Baseless ad hominem attack 2–The Dover School Board members: Wise also complains about the “deliberate deception” of some Dover School Board members during the Dover trial, as if that somehow indicts us at Discovery. But the Dover Board chose to ignore our policy advice that they should not mandate ID, and we have criticized them extensively for their mishandling of the Dover policy and case, both before and after the trial (for some examples, see here, here, and here). When Dr. Wise attacks the Dover School Board members, he is actually joining with us. This ad hominem attack is entirely misdirected.

Baseless ad hominem attack 3: Anika Smith’s article in the SMU Daily: Wise suggests that Discovery’s Anika Smith was deceptive because she co-authored an article in the SMU Daily which identified her as a “recent graduate of Seattle Pacific University.” He suggests that perhaps she “purposefully meant to hide” and intentionally “omi[t]” her “relevant affiliation” with DI. This ad hominem charge, again, is baseless.

In fact, the SMU Daily Campus was very specific in its request for author information. According to what Ms. Smith wrote me, “They asked for my name, head shot, email address, and university affiliation. That’s what I sent them. If they had asked for my employer, political affiliation, ethnicity, or income level, I’d have given them that, as well, but they didn’t. They wanted my university affiliation, and because I have no reason to hide the fact that I graduated from Seattle Pacific University (go Falcons!), I gave it.”

For someone who claims that he “personally do[es]n’t care how [Anika] refers to herself,” Wise certainly devotes an awful lot of time and energy to impugning her integrity on how she refers to herself (5 of his 6 paragraphs, to be exact, deal with this issue). But it’s not like Ms. Smith tries to hide her affiliations: she writes regularly for Evolution News & Views and is listed on our staff page. It obviously wasn’t hard too for Dr. Wise to discover and verify her affiliations. Again, Dr. Wise has reached out to defend his viewpoint by attacking others (but conspicuously not rebutting their viewpoint), and he failed.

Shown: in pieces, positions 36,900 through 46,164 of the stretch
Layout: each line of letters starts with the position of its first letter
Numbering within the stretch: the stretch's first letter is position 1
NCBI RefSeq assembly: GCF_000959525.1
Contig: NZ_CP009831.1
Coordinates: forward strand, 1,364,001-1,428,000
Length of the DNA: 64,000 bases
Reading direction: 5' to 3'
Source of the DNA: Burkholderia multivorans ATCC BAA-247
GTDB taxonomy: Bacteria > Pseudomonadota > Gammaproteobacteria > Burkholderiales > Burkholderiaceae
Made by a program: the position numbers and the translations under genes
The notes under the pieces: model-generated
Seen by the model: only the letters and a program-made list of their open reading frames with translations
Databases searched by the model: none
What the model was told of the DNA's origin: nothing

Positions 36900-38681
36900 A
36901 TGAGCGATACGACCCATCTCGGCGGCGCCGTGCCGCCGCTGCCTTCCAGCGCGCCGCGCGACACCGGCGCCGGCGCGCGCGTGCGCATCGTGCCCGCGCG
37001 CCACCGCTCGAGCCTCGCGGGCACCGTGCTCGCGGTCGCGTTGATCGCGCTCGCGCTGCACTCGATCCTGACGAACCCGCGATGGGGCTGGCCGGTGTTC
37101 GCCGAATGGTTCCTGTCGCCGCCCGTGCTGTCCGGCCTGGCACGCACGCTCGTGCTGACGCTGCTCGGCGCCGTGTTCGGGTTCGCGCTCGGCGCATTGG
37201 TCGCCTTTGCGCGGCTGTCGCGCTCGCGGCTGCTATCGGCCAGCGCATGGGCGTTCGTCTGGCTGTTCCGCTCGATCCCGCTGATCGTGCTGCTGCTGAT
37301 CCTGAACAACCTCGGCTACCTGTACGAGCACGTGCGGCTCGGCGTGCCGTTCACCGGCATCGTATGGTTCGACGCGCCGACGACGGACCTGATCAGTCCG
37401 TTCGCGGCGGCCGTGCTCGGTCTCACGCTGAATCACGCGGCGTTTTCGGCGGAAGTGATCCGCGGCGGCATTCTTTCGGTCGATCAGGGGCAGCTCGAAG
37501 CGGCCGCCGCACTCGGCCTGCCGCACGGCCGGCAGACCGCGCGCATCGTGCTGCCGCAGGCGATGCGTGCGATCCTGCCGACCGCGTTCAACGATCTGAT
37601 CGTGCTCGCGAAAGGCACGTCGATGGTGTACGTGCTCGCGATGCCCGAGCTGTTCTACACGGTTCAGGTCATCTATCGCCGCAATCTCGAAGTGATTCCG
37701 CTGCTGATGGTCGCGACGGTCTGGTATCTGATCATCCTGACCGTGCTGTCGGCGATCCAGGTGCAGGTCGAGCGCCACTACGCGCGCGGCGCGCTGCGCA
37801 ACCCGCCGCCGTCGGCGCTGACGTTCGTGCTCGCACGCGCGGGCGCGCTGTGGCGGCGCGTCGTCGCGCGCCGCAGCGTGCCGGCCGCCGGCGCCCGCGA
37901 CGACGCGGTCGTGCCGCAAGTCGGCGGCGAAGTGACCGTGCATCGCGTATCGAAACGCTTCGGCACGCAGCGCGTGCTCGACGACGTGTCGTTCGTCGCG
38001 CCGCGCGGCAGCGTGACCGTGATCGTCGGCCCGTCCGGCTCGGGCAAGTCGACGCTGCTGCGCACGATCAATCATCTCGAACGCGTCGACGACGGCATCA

Baseless ad hominem attack 4: Sarah Levy: Not content to simply make baseless character attacks against Anika Smith and the Discovery Institute, Dr. Wise turns to a student at his own school, Sarah Levy, wondering “if there are any important ethical questions to be asked of … a third year law student here at SMU?” It is most disturbing that a professor would publicly question the integrity of one of his university’s own students simply because she co-authored an article supporting intelligent design. Who is supporting academic freedom here?

In conclusion, Ms. Smith and Ms. Levy wrote a direct rebuttal to the scientific and philosophical objections that Dr. Wise posed against intelligent design. Dr. Wise responded by attacking their character but addressing none of their arguments. It’s a song we’ve all heard many times before, but the question remains: Does Dr. Wise have anything to say that is both accurate and rises above personal attacks? From reading his article, it doesn’t appear so. And that reveals more about the state of this debate than anything else written in this exchange.


Casey Luskin

Associate Director, Center for Science and Culture
Casey Luskin is a geologist and an attorney with graduate degrees in science and law, giving him expertise in both the scientific and legal dimensions of the debate over evolution. He earned his PhD in Geology from the University of Johannesburg, and BS and MS degrees in Earth Sciences from the University of California, San Diego, where he studied evolution extensively at both the graduate and undergraduate levels. His law degree is from the University of San Diego, where he focused his studies on First Amendment law, education law, and environmental law.